Could Malta, a little island nation with a population of 400,000, be the most IT-savvy country in Europe?
Well, it all depends how you measure it. Technology exports, innovation, research spending, or broadband usage: all skew the answer in different directions. Scandinavian countries lead in telecommunications deployment, Germany in patent awards, and others in technology exports.
For instance Malta, a member of the European Union since May 2004, derives a greater proportion of its export revenue from high technology than any other European country, according to figures from Eurostat, the statistical service of the European Commission. High-tech goods and services accounted for 55.9 percent of Malta's exports in 2004.
In Ireland, where the government has worked hard to attract pan-European manufacturing, distribution and service operations for IT manufacturers including Apple Computer, Dell, and Intel, high technology only accounted for 29.1 percent of the country's exports. In comparison, the U.S. gained 27 percent of its export revenue from high technology and Japan 22.8 percent.
For the U.K. the figure is 22.7 percent, and for France 20 percent, with Germany trailing at 14.8 percent.
Eurostat's definition of high-tech encompasses more than just computers: It also includes the manufacture of consumer electronic devices, pharmaceuticals, medical instruments and aircraft. The service side is almost exclusively IT-related, though: it includes telecommunications, computer and related activities, and R&D (research and development).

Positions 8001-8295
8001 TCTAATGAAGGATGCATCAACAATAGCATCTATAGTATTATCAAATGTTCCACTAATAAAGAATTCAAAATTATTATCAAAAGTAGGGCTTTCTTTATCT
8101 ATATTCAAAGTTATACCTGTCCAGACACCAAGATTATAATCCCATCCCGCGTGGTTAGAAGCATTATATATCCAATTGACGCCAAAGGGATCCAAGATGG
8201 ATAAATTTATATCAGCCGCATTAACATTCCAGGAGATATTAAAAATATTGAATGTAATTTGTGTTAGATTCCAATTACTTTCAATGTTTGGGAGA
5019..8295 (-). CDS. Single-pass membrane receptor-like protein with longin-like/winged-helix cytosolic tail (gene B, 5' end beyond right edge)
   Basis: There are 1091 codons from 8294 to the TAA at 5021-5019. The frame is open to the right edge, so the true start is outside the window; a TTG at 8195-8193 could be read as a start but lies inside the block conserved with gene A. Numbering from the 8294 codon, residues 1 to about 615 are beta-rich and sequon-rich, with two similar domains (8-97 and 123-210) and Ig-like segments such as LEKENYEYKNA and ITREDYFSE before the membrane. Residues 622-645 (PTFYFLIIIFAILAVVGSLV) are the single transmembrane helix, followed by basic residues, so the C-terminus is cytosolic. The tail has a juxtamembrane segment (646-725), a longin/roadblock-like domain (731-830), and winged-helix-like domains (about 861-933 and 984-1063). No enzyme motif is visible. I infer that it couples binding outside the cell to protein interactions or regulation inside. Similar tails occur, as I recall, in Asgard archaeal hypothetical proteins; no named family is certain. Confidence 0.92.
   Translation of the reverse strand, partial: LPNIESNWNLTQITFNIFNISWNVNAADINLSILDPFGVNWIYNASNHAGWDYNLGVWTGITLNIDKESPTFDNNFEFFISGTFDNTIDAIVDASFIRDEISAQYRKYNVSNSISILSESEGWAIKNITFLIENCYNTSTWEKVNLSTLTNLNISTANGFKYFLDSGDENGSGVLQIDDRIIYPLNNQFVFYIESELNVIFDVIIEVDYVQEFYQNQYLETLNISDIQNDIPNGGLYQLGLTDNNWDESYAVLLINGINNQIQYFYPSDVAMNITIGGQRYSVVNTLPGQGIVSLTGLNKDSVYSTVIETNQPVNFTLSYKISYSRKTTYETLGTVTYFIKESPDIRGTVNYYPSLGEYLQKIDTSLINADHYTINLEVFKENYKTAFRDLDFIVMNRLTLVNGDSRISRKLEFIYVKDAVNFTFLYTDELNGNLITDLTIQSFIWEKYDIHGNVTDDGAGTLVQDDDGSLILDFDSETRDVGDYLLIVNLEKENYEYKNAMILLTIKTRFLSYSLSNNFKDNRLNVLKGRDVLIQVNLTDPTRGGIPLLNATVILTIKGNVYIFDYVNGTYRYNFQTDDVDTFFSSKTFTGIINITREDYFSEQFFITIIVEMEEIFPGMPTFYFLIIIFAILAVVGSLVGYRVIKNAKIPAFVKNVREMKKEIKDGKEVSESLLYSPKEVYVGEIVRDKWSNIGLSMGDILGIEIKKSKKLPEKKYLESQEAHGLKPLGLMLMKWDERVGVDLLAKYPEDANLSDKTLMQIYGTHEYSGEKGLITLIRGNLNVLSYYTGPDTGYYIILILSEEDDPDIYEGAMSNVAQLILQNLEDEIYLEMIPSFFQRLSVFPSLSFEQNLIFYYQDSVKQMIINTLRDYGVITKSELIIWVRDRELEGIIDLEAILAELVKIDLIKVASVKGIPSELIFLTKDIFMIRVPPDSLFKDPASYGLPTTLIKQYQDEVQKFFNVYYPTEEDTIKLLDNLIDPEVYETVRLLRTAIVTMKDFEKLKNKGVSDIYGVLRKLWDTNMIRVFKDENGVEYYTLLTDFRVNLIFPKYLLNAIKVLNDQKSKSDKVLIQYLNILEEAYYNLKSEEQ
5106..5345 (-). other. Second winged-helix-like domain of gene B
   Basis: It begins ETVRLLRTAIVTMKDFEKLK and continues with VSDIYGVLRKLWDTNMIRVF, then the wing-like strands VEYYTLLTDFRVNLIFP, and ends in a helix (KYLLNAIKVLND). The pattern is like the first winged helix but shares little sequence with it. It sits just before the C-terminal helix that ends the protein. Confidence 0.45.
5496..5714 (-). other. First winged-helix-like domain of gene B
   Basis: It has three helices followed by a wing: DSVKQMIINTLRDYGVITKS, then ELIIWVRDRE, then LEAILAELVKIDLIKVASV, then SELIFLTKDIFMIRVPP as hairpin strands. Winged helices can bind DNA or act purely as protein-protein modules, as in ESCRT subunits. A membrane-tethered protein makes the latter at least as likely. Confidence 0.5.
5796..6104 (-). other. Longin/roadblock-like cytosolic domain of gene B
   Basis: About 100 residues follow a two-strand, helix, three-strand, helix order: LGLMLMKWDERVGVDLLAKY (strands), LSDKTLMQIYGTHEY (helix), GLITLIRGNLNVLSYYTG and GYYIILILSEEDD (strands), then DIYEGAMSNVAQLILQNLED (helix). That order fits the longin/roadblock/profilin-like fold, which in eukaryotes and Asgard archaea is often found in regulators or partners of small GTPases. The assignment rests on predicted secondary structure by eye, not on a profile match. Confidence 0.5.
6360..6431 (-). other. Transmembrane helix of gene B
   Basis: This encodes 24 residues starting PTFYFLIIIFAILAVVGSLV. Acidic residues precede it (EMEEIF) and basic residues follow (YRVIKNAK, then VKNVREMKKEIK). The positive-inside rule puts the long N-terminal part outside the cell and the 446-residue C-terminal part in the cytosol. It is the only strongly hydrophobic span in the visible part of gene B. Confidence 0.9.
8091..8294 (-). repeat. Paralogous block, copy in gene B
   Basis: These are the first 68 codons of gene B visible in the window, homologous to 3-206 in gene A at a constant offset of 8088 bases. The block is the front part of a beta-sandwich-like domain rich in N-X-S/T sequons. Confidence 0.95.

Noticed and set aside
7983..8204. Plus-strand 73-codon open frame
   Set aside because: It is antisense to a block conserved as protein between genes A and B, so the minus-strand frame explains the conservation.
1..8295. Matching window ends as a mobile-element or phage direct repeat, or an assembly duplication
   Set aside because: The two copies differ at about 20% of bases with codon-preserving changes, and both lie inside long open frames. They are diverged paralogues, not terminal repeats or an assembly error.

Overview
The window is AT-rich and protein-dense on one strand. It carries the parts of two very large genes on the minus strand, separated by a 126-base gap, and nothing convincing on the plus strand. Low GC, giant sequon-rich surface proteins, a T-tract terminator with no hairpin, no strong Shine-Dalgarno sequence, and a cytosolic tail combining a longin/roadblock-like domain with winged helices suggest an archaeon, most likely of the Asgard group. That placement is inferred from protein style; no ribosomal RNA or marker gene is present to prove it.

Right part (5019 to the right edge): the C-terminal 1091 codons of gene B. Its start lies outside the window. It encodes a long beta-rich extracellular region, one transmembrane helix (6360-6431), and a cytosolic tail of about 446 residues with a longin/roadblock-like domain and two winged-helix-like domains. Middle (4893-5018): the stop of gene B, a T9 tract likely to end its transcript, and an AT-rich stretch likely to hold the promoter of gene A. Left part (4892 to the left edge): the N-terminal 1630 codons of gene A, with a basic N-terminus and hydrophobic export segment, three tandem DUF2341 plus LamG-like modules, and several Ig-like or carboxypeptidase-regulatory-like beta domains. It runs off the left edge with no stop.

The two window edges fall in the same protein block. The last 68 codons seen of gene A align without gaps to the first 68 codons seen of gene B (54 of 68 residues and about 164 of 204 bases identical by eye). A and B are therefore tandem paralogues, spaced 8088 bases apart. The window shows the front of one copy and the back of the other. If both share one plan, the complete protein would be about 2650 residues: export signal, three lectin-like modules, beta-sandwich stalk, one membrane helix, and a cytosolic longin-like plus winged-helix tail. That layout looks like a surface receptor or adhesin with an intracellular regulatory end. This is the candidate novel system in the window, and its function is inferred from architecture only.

Malta's high-tech industry is a giant in another surprising sense: production value or, roughly speaking, sales. Its manufacturers generated annual average production value of €21 million ($25 million), according to figures from Eurostat for 2002, the most recent year for which data is available. The average is pulled up by the activities of a few big companies, including the Maltese subsidiary of automotive switch and sensor maker Methode Electronics Inc., which contributes annual sales of around €44 million to the group, and the Maltese division of ST Microelectronics, which claims to be the island's biggest exporter.
Let's keep things in perspective, though: Malta has fewer than 290 high-tech manufacturers (for this country, Eurostat lumps high-tech manufacturers in with makers of bulk chemicals, machinery and motor vehicles) but Italy has over 34,651 of them, making it the country with the most high-tech manufacturing companies in Europe. That's almost twice as many as Germany, and represents 6.3 percent of the country's total manufacturing companies. However, despite being more numerous than their German counterparts, the Italian companies were much smaller, with average production values one third or less of those in Germany.
Where Germany excels is in the proportion of its manufacturing businesses that are in the high-tech sector.
Of Germany's 196,702 manufacturing companies, 19,346 or 9.8 percent were in the high-tech sector in 2002, ahead of the average of 6.3 percent for Europe's 25 member states (although only 15 of them were members at that time the statistics were gathered).
Curiously, though, Germany's high-tech manufacturers generated slightly less production value than their low-tech counterparts, with both categories averaging between €6 million and €7 million.